Finally, I thought I'd also commemorate today by a journey through some of the blog's most popular posts. At the bottom it gives the "top" 7, but a) I don't quite know how it decides that, because while all those are popular, their rating stats don't match the ones I get if I go through individual post views and b), pff, top 7? How about top 25

So, here are your 25 favourites, as of today!

1. Scotland by Photochrom

2. A Pet Ocelot 

3. Snow in Paris

13 March, 2013

St. Patrick's Day Postcards

An early St. Patrick's day post! In threeo days it's the anniversary of this blog and I've something special planned for the following days, including the 17th. But, of course, I can't let a holiday pass without dipping into the New York Public Library's collection of early twentieth century holiday postcards. So once again we have a wonderful collection of the lovely, the cheesy, and the odd. As usual I've noted any of the messages that go beyond "best wishes" or similar. To see the back in its entirety simply follow the source link and click the arrow to flip the object. 

So, happy early St. Patrick's Day!

New York Public Library

Postmarked 1932. Source

New York Public Library

Unwritten and unmailed. Source

New York Public Library

Unwritten and unsent. Source

10 March, 2013

The Studio Backdrop

Studio portraits are all well and good, but isn't that blank background boring? Wouldn't it be cool if you could look like you were in a fancy house or on the beach? This, pretty much, is what people were thinking right from the start of photography (there's daguerreotypes with painted backgrounds behind the sitters). These backdrops were especially popular in studio portraits of the nineteenth century. As handheld cameras and snapshots gained in popularity the backdrop began to fall out of fashion. After the first couple decades of the twentieth century you mostly only see painted backdrops in arcade photos and photobooth shots, but some studios kept using them until the mid-century.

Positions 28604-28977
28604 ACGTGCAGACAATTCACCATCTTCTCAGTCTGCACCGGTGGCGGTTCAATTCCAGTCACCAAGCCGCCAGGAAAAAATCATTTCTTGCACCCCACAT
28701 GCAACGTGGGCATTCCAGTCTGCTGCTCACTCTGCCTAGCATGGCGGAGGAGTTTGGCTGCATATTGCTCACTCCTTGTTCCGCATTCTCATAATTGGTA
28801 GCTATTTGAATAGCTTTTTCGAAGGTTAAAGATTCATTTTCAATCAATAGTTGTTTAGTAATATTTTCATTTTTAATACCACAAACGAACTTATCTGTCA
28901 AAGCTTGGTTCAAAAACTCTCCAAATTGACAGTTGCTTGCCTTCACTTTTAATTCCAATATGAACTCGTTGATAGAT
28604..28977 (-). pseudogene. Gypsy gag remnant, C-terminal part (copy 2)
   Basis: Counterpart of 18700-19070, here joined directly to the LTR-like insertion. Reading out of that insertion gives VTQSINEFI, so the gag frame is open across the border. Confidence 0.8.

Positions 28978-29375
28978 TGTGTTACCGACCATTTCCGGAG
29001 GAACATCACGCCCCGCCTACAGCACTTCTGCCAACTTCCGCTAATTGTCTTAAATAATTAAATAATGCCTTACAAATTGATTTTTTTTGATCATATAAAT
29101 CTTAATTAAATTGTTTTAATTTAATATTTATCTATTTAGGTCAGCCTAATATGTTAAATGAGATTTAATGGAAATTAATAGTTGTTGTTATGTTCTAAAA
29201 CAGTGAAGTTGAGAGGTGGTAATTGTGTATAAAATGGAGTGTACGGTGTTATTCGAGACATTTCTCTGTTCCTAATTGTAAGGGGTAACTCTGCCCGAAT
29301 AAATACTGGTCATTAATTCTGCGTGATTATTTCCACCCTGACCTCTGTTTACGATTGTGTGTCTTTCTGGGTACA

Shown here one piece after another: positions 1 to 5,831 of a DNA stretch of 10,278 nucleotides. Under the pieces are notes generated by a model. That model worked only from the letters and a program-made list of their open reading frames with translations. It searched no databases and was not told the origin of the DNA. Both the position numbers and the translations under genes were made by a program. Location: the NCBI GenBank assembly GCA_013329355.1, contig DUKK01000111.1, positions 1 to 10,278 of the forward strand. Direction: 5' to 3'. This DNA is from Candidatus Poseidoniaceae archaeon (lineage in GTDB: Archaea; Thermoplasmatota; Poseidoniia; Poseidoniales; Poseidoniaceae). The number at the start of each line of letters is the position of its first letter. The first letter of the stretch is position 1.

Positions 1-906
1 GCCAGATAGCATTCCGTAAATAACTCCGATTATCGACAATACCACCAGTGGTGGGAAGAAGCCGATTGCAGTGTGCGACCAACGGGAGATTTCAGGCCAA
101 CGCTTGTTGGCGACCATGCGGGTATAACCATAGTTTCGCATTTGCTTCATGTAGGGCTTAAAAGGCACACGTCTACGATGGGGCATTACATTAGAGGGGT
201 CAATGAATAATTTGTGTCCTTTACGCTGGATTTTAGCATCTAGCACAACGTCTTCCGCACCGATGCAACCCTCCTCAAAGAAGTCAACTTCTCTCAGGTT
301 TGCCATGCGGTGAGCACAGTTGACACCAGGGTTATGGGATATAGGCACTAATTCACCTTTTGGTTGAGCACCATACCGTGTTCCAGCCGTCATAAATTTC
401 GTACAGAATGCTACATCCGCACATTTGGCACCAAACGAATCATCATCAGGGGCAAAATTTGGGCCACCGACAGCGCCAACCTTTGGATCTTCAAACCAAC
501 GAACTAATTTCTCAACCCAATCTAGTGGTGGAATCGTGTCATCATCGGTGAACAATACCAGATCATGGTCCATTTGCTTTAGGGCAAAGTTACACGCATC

George Eastman House

A woman with a fancy interior backdrop, ca. 1895. Source

National Library of Ireland

Children and a toy wagon, Waterford, Ireland, 1906. Source

Library of Congress

Helen Saunders, 1914. Source

06 March, 2013

Montgomery Clift Watches Himself Onscreen

A series of photographs taken by J. R. Eyerman of actor Montgomery Clift while he watches himself onscreen. I love the concept of this series--taken on infrared film, so unobtrusive-- and Clift's range of expressions and poses in what's maybe two hours. 

Taken in 1948, right at the start of Clift's movie career (though he was already a Broadway veteran). In 1949 he was nominated for a Best Actor Oscar for his first movie, The Search. From the one shot of the screen this film looks like it might be The Heiress, released in 1949. 

J. R. Eyerman, LIFE © Time Inc.

J. R. Eyerman, LIFE © Time Inc.

J. R. Eyerman, LIFE © Time Inc.

01 March, 2013

Daguerreotype Babies

From the first generation of babies to be captured by photograph!

 Average exposure time for a portraits in a well-lit studio during the Daguerrian era (1839-1860) was about 2-5 seconds, during which the sitter couldn't move or the picture would blur. Not bad for an adult sitter, but pretty well impossible for the little ones, let alone getting a pose, gaze, and preventing crying at parental separation. So just about every photograph from the time (well, most of the 19th century!) has a baby on a mother's lap. Sometimes she's a part of the picture and sometimes she's cropped out, or obscured, or even disguised as furniture!

George Eastman House

By Southworth and Hawes, Boston, ca. 1850. Source

Library of Congress

ca. 1855. Source

George Eastman House

By Southworth and Hawes, Boston, ca. 1850. Source